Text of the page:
In 2015, income of the poorest population increased by 10.6 %

19.01.2017

The results of the survey conducted by the Central Statistical Bureau (CSB) in 2016 show that, compared to 2014, in 2015 the most rapid household disposable income1 growth – of 10.6 % – was observed in the poorest households (belonging to the 1st quintile group). The average annual income increase in the country accounted for 7.6 %. The smallest increase was recorded in the households belonging to the 2nd quintile group – of 4.8 %. In the richest households (those belonging to the 5th quintile group) the annual income rise (comprising 5.7 %) was smaller than the national average.

 

Household disposable income by quintile group; 2008–2015

 

Quintile group2

2008

2009

2010

2011

2012

2013

2014

2015

Income growth in

2015, compared to 2014 (%)

Income growth in

2015, compared to 2010 (%)

on average per household member monthly, euros

1st (poorest households)

112

100

97

104

112

125

135

150

10.6

54.4

2nd

201

202

194

199

209

228

245

257

4.8

32.2

3rd

281

259

257

260

272

295

317

340

7.2

32.2

4th

411

355

338

352

372

413

449

483

7.6

43.0

5th (richest households)

797

668

620

681

701

780

847

896

5.7

44.4

Average in the country

355

303

286

305

320

354

387

417

7.6

45.8

 

Compared to the lowest point of the economic crisis, i.e., the year 2010, in 2015 the sharpest income rise – of 54.4 and 44.4 %, respectively – was observed in the poorest households (belonging to the 1st quintile group) and the richest households (belonging to the 5th quintile group). The income received by the households of 2nd and 3rd quintile group grew significantly slower – by 32.2 %.

Income inequality in Latvia has reduced. Compared to 2014, in 2015 the Gini coefficient was 0.9 percentage points smaller and constituted 34.5 %. In 2015, income of 20 % of the richest population exceed that of 20 % of the poorest population 6.2 times (6.5 times in 2014).

Income inequality indicators; 2011–2015

Indicator

2011

2012

2013

2014

2015

Gini coefficient3 (%)

35.7

35.2

35.5

35.4

34.5

Quintile share ratio (S80/S20)4

6.5

6.3

6.5

6.5

6.2

 

Compared to other European Union (EU) Member States5, the income inequality level in Latvia is high. The latest data show that Latvian Gini coefficient was one of the highest in the EU. Higher coefficient was recorded only in Lithuania (37.9 %), Romania (37.4 %), Bulgaria (37 %), Estonia (34.8 %) and Spain (34.6 %); the EU average indicator constituted 31 %. The quintile share ratio was one of the highest in the EU as well – 8.3 in Romania, 7.5 in Lithuania, 7.1 in Bulgaria, 6.9 in Spain, 6.5 in Greece, 6.2 in Estonia and Latvia; the EU average indicator – 5.2.

The data source used for the household disposable income statistics is the survey EU Statistics on Income and Living Conditions (EU-SILC) conducted by the CSB in 2016. The survey covered 6 thousand households, and 11.6 thousand respondents aged 16 and over were interviewed.  The CSB will collect the data on the household income received in 2016 during the period from February to June 2017, and respondents will be able to complete electronic questionnaire online.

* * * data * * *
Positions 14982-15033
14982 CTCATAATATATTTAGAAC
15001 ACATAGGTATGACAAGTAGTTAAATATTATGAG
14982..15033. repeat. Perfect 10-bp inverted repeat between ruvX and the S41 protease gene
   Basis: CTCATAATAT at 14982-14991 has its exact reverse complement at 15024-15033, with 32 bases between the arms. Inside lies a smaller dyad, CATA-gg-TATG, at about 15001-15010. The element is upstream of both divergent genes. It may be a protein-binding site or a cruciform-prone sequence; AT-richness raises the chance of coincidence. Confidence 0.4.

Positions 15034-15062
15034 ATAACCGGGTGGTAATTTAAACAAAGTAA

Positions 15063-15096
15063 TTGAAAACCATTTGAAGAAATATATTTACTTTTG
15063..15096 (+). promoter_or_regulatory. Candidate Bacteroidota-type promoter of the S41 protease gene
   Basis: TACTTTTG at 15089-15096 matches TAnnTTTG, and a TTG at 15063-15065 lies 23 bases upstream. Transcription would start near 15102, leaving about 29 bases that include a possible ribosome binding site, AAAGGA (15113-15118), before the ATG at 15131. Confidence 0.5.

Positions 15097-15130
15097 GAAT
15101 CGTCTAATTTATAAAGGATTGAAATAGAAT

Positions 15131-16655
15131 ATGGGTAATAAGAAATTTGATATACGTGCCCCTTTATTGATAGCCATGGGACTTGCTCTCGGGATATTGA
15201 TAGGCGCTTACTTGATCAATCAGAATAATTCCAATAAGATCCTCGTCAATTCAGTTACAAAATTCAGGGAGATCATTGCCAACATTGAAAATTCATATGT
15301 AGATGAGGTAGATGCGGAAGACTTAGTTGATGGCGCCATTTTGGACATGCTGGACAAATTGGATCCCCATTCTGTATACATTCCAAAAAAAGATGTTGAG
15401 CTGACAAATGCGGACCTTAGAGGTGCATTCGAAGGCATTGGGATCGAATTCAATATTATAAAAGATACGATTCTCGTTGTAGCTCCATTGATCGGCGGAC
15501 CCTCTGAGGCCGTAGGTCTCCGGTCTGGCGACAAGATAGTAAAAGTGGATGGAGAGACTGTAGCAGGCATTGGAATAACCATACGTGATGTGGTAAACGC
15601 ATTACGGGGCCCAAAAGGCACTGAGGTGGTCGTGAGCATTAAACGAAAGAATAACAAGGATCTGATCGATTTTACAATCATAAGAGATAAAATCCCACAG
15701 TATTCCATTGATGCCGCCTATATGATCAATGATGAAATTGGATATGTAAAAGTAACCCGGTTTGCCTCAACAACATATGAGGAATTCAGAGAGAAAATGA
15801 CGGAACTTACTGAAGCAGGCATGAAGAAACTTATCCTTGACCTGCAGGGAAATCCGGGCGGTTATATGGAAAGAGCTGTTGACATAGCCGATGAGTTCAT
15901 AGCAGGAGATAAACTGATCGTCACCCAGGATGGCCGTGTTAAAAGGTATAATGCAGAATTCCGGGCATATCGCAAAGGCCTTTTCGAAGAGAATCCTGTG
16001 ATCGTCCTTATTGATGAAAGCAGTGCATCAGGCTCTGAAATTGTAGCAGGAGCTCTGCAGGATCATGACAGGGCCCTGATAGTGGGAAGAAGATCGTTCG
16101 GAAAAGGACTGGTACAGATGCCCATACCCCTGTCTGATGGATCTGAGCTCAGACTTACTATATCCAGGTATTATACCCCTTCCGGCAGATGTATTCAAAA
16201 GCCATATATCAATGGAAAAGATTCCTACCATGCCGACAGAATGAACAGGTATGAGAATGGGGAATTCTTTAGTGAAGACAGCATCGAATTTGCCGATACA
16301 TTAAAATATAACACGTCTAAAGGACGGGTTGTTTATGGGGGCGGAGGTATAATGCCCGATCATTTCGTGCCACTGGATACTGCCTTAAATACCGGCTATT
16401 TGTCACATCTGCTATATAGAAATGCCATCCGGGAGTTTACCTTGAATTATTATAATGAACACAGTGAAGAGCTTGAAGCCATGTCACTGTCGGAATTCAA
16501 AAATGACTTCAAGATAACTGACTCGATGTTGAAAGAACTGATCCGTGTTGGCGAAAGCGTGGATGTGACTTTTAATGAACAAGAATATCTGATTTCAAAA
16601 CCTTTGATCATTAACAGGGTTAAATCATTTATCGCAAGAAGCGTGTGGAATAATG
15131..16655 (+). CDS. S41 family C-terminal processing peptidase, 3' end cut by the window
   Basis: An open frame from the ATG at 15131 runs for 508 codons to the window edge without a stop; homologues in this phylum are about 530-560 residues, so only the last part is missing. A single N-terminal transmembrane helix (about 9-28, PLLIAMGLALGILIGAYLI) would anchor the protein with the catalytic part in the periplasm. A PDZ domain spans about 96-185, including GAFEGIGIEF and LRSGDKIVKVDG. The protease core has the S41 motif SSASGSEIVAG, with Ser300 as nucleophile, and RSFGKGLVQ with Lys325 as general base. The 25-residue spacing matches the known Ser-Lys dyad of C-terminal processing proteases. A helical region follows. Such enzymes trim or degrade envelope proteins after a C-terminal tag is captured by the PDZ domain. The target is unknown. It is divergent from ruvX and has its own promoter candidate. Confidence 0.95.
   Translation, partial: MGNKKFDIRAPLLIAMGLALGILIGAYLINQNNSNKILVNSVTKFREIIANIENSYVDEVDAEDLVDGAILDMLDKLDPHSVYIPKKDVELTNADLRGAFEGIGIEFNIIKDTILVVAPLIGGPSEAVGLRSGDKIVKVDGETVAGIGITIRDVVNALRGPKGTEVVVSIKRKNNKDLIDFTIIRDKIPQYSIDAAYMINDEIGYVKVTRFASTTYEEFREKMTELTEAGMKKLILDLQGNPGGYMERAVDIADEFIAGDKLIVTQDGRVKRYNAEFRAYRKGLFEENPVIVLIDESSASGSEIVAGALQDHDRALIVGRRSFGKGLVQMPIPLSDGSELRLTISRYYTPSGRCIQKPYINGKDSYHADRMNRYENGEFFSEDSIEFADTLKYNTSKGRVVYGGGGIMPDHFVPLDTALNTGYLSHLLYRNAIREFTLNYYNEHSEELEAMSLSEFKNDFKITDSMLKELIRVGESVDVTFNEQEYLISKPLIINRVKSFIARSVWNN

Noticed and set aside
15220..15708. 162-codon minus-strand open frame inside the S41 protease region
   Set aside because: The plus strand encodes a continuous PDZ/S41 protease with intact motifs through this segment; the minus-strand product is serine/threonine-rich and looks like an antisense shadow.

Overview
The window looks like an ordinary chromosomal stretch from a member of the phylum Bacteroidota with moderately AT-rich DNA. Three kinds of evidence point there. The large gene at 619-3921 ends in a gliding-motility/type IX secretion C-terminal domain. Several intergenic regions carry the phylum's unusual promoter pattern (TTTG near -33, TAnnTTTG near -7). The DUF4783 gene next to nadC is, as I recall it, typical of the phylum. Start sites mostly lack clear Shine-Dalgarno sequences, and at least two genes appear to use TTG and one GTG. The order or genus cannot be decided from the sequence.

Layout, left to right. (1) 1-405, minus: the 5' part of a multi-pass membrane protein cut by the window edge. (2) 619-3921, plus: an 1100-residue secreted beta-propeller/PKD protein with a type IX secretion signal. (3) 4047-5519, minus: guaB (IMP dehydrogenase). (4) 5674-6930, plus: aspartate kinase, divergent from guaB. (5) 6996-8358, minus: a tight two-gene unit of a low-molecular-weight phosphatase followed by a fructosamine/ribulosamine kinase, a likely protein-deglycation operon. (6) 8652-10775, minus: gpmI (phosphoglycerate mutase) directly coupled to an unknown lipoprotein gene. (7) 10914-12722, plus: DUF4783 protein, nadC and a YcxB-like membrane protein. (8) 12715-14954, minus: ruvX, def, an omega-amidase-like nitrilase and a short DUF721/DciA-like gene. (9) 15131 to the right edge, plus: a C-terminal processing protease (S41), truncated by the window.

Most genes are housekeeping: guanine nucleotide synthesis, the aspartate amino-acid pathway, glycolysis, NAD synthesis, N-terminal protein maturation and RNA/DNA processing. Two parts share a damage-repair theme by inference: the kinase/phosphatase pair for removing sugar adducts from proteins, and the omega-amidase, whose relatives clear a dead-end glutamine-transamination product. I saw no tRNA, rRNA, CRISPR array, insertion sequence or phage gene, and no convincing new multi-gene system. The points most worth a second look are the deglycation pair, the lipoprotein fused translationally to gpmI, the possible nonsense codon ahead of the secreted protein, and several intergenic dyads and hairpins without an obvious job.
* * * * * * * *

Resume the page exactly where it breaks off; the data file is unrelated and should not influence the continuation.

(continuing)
More information on the results of the survey conducted in 2016 is available in the CSB database section Personal Income.

 

Methodological explanations

1Disposable (net) income – cash income from labour, employee income in kind received by using company car for private needs estimated in cash, income or losses received from self-employment, pensions and benefits received, regular material assistance from other households, profit from deposit interest, dividends, shares, income received by children aged under 16, income from property rental, receipts for tax adjustments from the State Revenue Service (for business activities, eligible costs – education, medical treatment etc.). From this total amount of income the following items are deducted: real estate tax, amount of money regularly given to other households, amount paid to the State Revenue Service due to unpaid or insufficiently paid income tax.

2 Quintile group is one fifth (20%) of the number of surveyed households grouped in increasing sequence according to the disposable income per one household member. The lowest (1st or bottom) quintile group includes one fifth of the households with the lowest income, while the highest (5th or top) – one fifth of the households with the highest income.

3 Gini coefficient characterises inequality of income. It varies from 0 to 100. Gini coefficient is 0, if there is absolute equality of income (i.e., all population has the same income), but the closer it gets to 100, the greater is inequality of income.

4Ratio of total equivalised disposable income received by the 20% of the country’s population with the highest equivalised disposable income (top quintile) to that received by the 20 % of the country’s population with the lowest equivalised disposable income (bottom quintile).

5 Eurostat data from the survey of 2015 are available in Eurostat databases – Quintile share ratio, Gini coefficient; the data of the Latvian survey of 2016 are available in CSB database – Population and Social Processes.

 

 

Media requests:
Sanda Rieksta
Information and Communication Section
media [at] csb [dot] gov [dot] lv
Phone: +371 67366621, +371 27880666
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More information on data:
Income and Living Conditions Statistics Section
Viktors Veretjanovs
Viktors [dot] Veretjanovs [at] csb [dot] gov [dot] lv
Phone: +371 67366609